If Muslims are rapidly becoming the new enemy for Sri Lanka, what about the old enemy, the Tamil Tigers? When the war ended, at least 12,000 suspected rebel combatants were sent for “rehabilitation.” The government said it planned to replace the mindset of these “terrorists” by inculcating “inner peace and harmony.” The program was not transparent about the screening process or the numbers detained and there was no unfettered international access and no right of appeal or consent. The International Commission of Jurists believes it may have been “the largest mass administrative detention anywhere in the world.” Some rebels forcibly recruited in the final months of the conflict spent up to four years in rehabilitation. It is only now that some survivors have escaped the country that evidence is emerging of the torture and rape of rebels at these military-run rehabilitation camps.
Others who escaped the rehabilitation process are still being rounded up five years later—and are being tortured and raped by Sri Lankan security forces. Yasmin Sooka, South African transitional-justice expert, and the Bar Human Rights Committee England and Wales documented 40 such cases among Sri Lankan asylum seekers and refugees who recently arrived in the U.K. Most of the cases were of Tamils abducted in Sri Lanka’s notorious “white vans” and taken to secret detention centers. Standard torture methods included being whipped with electric cables and wire, branded with hot metal rods, hung upside down and submerged in barrels of water, and suffocated by having plastic bags soaked in petrol put over their heads. In all 40 cases, rape or sexual violence occurred and the detainee only escaped after his or her family paid a bribe to the security forces. The assaults were accompanied by graphic racist abuse: “Tamil mouths are only good for oral sex”; “You Tamils need a separate state; if you want a separate state you will have to take a bath in our urine.” Lawyers who took statements from the survivors concluded that crimes against humanity are still being committed today in Sri Lanka and that the war is by no means over.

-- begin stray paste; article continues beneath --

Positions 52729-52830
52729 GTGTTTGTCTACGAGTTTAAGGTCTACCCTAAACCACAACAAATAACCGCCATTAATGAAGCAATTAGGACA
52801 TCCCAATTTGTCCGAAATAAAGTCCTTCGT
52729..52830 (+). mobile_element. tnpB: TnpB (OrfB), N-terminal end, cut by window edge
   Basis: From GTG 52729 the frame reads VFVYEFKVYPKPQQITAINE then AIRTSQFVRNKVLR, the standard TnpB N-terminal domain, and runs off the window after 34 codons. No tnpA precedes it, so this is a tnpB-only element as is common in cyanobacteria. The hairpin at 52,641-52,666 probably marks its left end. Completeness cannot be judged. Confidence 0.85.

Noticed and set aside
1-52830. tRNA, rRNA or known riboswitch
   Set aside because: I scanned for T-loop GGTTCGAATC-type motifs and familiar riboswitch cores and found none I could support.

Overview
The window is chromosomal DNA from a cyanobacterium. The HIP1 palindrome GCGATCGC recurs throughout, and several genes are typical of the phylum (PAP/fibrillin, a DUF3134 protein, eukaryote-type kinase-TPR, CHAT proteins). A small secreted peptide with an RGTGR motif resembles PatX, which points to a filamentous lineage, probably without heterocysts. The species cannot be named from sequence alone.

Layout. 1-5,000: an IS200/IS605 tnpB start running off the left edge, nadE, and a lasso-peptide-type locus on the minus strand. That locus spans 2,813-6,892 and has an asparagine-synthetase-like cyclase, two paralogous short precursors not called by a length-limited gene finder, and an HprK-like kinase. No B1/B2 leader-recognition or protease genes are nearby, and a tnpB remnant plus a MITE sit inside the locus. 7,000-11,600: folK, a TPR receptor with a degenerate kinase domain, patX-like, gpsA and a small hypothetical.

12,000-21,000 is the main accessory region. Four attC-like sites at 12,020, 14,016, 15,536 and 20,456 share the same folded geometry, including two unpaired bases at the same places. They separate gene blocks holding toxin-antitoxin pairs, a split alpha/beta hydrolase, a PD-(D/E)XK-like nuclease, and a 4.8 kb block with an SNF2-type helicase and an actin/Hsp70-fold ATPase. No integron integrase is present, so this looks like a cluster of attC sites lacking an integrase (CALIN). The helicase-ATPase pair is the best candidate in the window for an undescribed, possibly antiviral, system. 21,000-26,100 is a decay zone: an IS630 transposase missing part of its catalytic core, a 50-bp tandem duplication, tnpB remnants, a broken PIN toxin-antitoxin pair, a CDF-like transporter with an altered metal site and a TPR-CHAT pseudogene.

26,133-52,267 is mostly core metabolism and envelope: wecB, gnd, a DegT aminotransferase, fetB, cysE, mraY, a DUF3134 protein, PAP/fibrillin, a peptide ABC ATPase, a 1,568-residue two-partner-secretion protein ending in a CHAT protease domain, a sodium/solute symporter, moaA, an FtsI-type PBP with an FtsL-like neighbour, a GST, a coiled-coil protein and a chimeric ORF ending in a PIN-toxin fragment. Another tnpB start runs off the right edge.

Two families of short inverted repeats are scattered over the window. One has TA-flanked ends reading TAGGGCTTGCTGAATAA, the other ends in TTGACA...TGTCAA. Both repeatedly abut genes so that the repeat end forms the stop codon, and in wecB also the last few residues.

P. J.’s personal struggle to overcome the war isn’t over. Like most survivors, he still scans the Internet for news of colleagues who might have survived. Two of his TV station’s cameramen and one camerawoman were killed during the war but today he has no idea what’s happened to the rest who surrendered to Sri Lankan forces.
“I have had no contact with them after the war,” he says. “Five years later, I still don’t know whether they are alive or dead.” He is too frightened to search because the Tamil diaspora is riddled with government informers. “I am alone here while my children are growing up in Sri Lanka without me. But I am lucky because in Sri Lanka every Tamil is afraid, very afraid, and still running.”
Harrison, a former BBC Correspondent, is the author of Still Counting the Dead: Survivors of Sri Lanka’s Hidden War about the last phase of the conflict.